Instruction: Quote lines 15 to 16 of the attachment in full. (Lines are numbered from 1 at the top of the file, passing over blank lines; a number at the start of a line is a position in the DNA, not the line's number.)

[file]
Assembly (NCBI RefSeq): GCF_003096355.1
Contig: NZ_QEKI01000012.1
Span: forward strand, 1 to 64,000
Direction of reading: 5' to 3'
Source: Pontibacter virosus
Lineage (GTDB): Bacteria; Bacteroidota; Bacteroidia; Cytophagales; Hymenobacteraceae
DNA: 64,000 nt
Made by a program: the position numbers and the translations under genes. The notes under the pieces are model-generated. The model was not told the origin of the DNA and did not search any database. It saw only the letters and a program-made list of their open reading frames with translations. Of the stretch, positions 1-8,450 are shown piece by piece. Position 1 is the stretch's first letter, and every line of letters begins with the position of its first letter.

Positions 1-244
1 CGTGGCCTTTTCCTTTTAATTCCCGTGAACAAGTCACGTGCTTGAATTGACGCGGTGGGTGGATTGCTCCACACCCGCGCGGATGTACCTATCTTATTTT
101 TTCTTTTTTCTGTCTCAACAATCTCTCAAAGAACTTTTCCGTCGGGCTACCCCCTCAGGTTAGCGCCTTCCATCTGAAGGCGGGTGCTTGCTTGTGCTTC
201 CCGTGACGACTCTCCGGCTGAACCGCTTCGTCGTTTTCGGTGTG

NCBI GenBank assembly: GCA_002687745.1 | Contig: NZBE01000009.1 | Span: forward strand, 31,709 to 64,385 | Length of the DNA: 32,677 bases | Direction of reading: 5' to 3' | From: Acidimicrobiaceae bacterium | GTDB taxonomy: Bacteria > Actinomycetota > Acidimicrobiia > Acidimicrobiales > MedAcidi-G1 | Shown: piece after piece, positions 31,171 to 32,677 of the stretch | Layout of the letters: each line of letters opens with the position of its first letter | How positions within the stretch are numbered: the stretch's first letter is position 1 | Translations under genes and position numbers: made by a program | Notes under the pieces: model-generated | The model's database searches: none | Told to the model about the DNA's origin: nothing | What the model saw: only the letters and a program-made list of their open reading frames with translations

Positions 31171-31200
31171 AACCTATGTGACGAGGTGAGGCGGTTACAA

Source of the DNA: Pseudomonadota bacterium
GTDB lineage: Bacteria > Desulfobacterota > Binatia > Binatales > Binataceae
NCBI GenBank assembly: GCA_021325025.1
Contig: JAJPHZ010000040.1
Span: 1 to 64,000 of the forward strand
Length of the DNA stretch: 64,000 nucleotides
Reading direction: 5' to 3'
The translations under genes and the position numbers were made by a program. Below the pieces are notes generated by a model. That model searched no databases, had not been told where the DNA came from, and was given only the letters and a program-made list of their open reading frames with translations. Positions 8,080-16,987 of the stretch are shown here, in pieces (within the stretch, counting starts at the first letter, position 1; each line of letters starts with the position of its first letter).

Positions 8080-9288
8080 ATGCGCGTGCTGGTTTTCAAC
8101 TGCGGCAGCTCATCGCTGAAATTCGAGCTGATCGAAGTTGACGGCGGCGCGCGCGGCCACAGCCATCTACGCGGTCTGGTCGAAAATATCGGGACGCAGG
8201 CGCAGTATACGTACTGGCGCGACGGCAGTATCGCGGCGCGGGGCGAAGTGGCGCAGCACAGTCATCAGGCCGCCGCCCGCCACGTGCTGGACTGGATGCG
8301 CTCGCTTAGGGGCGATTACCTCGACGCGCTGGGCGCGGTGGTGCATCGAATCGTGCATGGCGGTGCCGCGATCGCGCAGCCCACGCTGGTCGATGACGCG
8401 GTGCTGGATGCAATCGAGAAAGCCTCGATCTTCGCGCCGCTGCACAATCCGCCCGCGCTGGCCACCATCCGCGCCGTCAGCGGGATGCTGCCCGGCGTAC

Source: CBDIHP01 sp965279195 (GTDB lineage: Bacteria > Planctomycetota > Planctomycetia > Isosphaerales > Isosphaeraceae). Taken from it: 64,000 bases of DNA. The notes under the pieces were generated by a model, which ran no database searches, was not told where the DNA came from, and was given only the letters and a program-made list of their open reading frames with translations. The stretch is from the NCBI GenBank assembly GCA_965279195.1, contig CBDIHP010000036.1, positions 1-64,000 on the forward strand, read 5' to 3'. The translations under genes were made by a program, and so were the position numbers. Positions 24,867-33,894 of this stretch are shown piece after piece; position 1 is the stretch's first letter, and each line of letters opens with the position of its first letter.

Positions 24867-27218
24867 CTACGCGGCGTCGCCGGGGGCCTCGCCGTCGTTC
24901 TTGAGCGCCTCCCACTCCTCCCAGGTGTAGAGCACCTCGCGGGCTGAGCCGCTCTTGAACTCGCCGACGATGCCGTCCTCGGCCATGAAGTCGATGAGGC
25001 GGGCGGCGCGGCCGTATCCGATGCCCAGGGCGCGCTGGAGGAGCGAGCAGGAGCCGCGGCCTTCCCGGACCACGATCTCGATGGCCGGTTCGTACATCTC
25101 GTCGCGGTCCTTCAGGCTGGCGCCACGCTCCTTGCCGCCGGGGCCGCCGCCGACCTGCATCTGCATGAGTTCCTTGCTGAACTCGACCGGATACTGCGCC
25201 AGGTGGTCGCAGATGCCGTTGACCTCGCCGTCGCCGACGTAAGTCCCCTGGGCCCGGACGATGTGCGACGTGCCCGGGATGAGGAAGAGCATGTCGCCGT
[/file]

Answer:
31171 AACCTATGTGACGAGGTGAGGCGGTTACAA

Source of the DNA: Pseudomonadota bacterium